While mass corporate bankruptcies are a dismal sign for the US economy, leading to sharp declines in living standards as formerly zombie companies finally succumb to their fate letting millions of people go in the process, they are also a cause of celebration for financial and legal bankruptcy advisors such as Greenhill, Houlihan Lokey and Lazard. So when one of these firms warns that it is about to make a killing, it's time listen.
Speaking in an interview with Bloomberg TV, the politically-connected chief executive of the financial-advisory business. Lazard's, Peter Orzsag, said that firms hammered by Covid-19 could start to bring down a much wider array of companies unless more funds are injected into the economy.
"If unemployment remains elevated for an extended period of time, and especially if there is not additional rounds of government stimulus, we’re at some significant risk of cascading bankruptcies," Orszag told Bloomberg TV. "A bankruptcy at one firm then infects another firm, and then that infects a third firm."
This is similar to what Matt King pointed out last week in his latest presentation, showing how just as the coronavirus spreads exponentially, so do corporate bankruptcies, where without rescue funding, as many as 60% of all SMEs can run out of cash after a 12 week shutdown.
Meanwhile, back in the real world, Congress is currently seeking an additional round of stimulus after almost $3 trillion has been earmarked for companies and individuals stung by the shutdowns tied to the Covid-19 pandemic. Yet even companies that have sought payroll assistance, such as airlines, may have to cut jobs as demand for services is slow to return.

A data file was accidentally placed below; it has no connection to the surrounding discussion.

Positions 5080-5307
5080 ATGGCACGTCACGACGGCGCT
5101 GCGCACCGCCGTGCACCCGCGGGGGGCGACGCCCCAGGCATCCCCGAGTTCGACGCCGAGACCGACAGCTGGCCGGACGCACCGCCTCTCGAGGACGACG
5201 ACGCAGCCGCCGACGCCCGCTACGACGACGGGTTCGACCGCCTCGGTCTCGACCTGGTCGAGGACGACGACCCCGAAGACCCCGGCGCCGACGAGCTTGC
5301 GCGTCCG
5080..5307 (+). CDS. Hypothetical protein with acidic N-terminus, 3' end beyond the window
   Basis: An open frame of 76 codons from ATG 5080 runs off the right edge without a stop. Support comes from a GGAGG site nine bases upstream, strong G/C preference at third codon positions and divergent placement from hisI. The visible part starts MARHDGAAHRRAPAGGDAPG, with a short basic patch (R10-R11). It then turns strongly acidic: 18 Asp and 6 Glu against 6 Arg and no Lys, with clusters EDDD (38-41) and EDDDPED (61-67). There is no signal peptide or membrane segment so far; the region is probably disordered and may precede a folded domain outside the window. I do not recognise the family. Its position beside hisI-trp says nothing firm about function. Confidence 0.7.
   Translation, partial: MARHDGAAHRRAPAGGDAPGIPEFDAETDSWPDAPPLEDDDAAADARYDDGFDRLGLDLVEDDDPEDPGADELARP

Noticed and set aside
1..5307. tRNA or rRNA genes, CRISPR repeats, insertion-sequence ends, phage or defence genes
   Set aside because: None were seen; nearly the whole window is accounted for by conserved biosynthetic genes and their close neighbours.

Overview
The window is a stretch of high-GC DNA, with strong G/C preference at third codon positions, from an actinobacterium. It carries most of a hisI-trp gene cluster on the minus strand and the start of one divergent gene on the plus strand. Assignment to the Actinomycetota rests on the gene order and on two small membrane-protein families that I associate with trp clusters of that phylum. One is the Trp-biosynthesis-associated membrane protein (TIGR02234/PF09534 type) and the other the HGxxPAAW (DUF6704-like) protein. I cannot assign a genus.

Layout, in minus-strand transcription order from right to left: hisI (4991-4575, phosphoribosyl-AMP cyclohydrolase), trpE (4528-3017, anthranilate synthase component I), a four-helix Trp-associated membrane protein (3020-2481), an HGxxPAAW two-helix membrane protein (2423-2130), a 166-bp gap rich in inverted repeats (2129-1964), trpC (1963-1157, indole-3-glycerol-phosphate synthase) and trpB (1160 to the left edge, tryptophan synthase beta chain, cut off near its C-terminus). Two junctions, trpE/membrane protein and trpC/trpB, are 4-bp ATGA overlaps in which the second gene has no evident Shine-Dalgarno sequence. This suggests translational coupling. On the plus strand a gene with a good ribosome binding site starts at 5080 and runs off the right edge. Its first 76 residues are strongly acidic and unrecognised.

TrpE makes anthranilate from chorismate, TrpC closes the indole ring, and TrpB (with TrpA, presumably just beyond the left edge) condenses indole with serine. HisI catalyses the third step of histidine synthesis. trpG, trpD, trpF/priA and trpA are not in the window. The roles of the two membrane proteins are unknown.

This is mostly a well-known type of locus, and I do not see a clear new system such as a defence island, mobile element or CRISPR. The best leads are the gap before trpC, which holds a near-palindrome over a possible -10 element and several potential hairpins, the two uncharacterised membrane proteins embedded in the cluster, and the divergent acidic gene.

Bankruptcies have already spiked, with Goldman forecasting the 12-month trailing default rate will increase to 13% over the course of 2020 before starting to decline as the economy normalizes in 2021.
As a result, Lazard has been busy working on several high-profile restructuring deals including that of retailers J.C. Penney and Forever 21. Orszag expects there will be additional rounds of intermittent shutdowns that will further complicate a recovery.
"This is not going to be one and done, and boom we’re out of the woods," he said. “I don’t think we’re going to flip a switch and everything turns back on," although judging by how the market is trading that precisely what stocks think will happen.
Ironically Orszag, who was the director of the Office of Management and Budget during former President Barack Obama’s administration, appears less interested in collecting advisory revenue from bankrupt clients, and said that he believes state and local aid should be at the forefront of the next wave of government aid, a popular Democratic talking point. That’s been a point of contention in Congress, though House Speaker Nancy Pelosi has hinted of at least a partial agreement with Mitch McConnell on that part of the rescue.
The Lazard banker expects public criticism to build in coming months over who gets access to funding. Jim Millstein of Guggenheim Securities, a Lazard rival in the restructuring business, said yesterday that the investor class had been a major beneficiary of the Federal Reserve’s moves to backstop the credit markets, surprising exactly nobody.
Separately, Orszag estimated that the Fed will own as much as 15% of corporate debt as it continues to buy bonds, and predicted that government intervention will be prolonged, forcing companies to consider stakeholders other than their investors.
"The backlash is going to be building,” Orszag said. “It’s going to be reaching its peak right when we probably are going to need an additional round of government assistance."
Watch the full interview below: